Then, when a group is to break off in a different direction, a hymn is sung and a prayer offered ere they part, and their prayer and praise may be heard on the lonely brow of the mountains at midnight, in strains so full of faith and love to Jesus, that the heart would be hard indeed that would not be melted by the strangely-solemn sound.

Numbers of them cannot read, and, feeling themselves ignorant of divine truth, are most anxious to learn. Many attend a class taught by one of my daughters, and the scene is one on which the mind of the Christian looks with delight. Often do I stand and admire the desire on their part to learn, and the effort on that of my child to teach those who are themselves mothers of families. They always begin and end with prayer. On the Sabbath, my wife has a class, between the services, for the purpose of explaining the way of salvation more fully, and prayer and they stay in the chapel from nine in the morning until ten at night, often later, that they may enjoy the various means of grace. With the male converts I pursue the same mode of instruction between the services, and the Lord is blessing the souls of those who are taught. Yet how long I will be able to continue in this course is with me a very grave question; for there must be a limit to mental and bodily effort. The Lord will provide in His own way and in His own time the proper aid.

I need not go back upon my work, as I preach every night in the week. One Thursday, I preached at twelve noon in the chapel at Straid—in the afternoon, the female prayer-meeting of the converts, attended by Mrs Bain—in the evening, the revival service. The house was crowded to excess. I had no help. At nine o'clock I concluded the service, but the people still remained in prayer and praise until ten, when every heart seemed to feel the Divine presence, and many were crying aloud for mercy. Here the work had begun in the power of the Lord. Some had sunk down on the floor in a state of apparent unconsciousness, with their Bibles clasped to their bosom, and were carried out to the green to be cared for by their friends; others were crying aloud for mercy, and enduring the most intense agony. It is in this moment of intense interest that the intelligent mind of the believer is called upon to minister counsel and comfort to the mourners in Zion. Error here would be sad indeed. In this work I continued until midnight, and I tried to dismiss the congregation; but not until the dawn of morn did they think of departing, when, as usual, they went away in groups singing, as they went, the songs of Zion.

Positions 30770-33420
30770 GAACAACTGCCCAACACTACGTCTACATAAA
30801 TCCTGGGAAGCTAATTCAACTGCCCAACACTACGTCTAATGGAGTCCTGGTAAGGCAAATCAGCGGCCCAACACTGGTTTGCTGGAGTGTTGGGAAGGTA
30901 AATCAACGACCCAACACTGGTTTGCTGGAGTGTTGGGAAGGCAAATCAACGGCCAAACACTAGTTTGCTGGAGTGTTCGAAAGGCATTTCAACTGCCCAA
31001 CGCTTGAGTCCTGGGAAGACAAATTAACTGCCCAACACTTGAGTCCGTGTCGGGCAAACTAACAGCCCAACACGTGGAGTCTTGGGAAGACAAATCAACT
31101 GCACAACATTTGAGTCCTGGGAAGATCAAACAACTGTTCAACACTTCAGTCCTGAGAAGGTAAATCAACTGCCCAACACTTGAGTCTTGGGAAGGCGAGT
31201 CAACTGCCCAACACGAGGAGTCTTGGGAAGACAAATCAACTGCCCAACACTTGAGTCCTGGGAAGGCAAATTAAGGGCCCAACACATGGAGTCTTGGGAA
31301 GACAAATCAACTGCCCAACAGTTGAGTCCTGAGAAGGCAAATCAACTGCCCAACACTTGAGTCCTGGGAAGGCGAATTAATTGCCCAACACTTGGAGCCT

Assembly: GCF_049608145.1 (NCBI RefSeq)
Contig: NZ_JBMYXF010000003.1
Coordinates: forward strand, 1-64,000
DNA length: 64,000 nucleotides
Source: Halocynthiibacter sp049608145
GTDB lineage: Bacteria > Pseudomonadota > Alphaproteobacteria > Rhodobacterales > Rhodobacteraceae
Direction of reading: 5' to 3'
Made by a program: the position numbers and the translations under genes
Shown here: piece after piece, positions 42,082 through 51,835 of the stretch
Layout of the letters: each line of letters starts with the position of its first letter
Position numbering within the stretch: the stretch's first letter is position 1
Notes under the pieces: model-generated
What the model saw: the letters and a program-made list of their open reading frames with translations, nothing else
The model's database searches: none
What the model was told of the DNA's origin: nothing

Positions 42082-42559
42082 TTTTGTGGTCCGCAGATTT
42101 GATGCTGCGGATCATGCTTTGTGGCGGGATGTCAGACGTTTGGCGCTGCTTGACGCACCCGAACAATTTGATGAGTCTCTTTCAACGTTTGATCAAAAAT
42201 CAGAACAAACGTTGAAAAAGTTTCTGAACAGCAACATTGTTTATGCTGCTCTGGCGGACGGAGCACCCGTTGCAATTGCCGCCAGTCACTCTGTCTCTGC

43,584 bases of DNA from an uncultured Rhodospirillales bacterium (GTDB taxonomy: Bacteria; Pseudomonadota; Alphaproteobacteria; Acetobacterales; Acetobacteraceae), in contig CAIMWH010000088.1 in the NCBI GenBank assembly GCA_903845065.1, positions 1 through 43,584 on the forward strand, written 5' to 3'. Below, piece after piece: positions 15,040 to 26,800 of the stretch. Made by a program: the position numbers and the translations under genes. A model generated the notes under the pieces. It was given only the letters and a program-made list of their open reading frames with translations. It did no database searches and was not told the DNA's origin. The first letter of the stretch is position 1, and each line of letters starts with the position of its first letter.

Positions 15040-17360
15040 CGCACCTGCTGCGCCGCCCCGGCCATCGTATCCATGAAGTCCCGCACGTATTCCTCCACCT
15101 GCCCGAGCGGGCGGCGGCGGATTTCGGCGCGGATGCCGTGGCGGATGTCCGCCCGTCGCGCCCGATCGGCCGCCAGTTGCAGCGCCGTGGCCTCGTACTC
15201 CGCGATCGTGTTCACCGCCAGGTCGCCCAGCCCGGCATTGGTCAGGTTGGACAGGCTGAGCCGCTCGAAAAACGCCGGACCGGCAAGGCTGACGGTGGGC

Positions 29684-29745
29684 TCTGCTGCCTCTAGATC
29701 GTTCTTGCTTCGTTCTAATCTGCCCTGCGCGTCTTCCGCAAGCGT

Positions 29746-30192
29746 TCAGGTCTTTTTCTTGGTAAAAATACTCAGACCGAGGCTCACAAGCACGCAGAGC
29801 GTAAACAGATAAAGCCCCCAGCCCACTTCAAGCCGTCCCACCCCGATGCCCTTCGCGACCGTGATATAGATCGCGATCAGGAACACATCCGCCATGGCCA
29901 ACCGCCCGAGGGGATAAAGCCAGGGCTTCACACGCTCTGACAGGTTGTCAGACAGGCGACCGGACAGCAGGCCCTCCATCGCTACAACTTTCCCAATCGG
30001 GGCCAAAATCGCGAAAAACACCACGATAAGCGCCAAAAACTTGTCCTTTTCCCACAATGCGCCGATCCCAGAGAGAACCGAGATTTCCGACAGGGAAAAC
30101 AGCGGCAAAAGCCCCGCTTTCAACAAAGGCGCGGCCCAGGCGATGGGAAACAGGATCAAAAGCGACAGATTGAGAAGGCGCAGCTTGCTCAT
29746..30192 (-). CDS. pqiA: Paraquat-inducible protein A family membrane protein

As many of the converts come from a distance and desire to remain all the day, they sometimes receive refreshments, to help them in their spiritual desire for the means of grace.

At last Sabbath morning's service the house was crowded, being communion Sabbath. Most of the recent converts sat down for the first time with us at the Lord's table. In all, twenty-seven have been added to our fellowship. May the Divine Head make them faithful to His truth. The service in the evening, being very large, was held on the green. Some of the converts told us of their conversion, while other friends prayed. I gave two addresses and prayed, during which the whole assembly seemed to be filled by one intense feeling of anxiety. Numbers cried for mercy. None would consent to depart until the morning, when they retired in their usual way, singing songs of praise, many accompanying, full of the joys of salvation, having found peace with God. And not a few were converted on their way home, having carried the arrows of conviction from the meeting.

On Monday morning, at two o'clock, I was called away to a house three miles distant, to see a young lad under conviction—who had been under conviction for two days— but whose agonies seemed to increase. He was convulsed from head to foot. The house was filled with people, some in prayer, others in praise. Some others—young lads who had come to see him—were also convicted prior to my visit. The house presented a most striking scene when I entered, such as I had never seen—one truly of great interest. For two hours I prayed and pointed those awakened sinners to Jesus until I beheld one after another praising the Lord for that peace which passeth all understanding. Five souls rejoiced believing in the Lord. On my return home I was called into other houses, where similar scenes claimed my attention, when bodily weakness constrained me to seek an hour's rest. In the evening I went, by request, to a part of the country, some miles distant, to see some anxious souls. The house was full of people. They were at prayer, while the cry for mercy rose up in mild tenderness to heaven. My voice was mingled with theirs at the mercy-seat. Opening my Bible, I turned to passage after passage for their guidance and encouragement. Then praise. Then prayer. The moments flew past. One o'clock came, and I must needs bid them farewell, and then did they join in one burst of gushing sympathy, and I left, and enjoyed a most delightful walk home, filled with sweet thoughts on heavenly things, my meditation unbroken save by the voice of praise which rose from some of the cottages above my path as I passed along.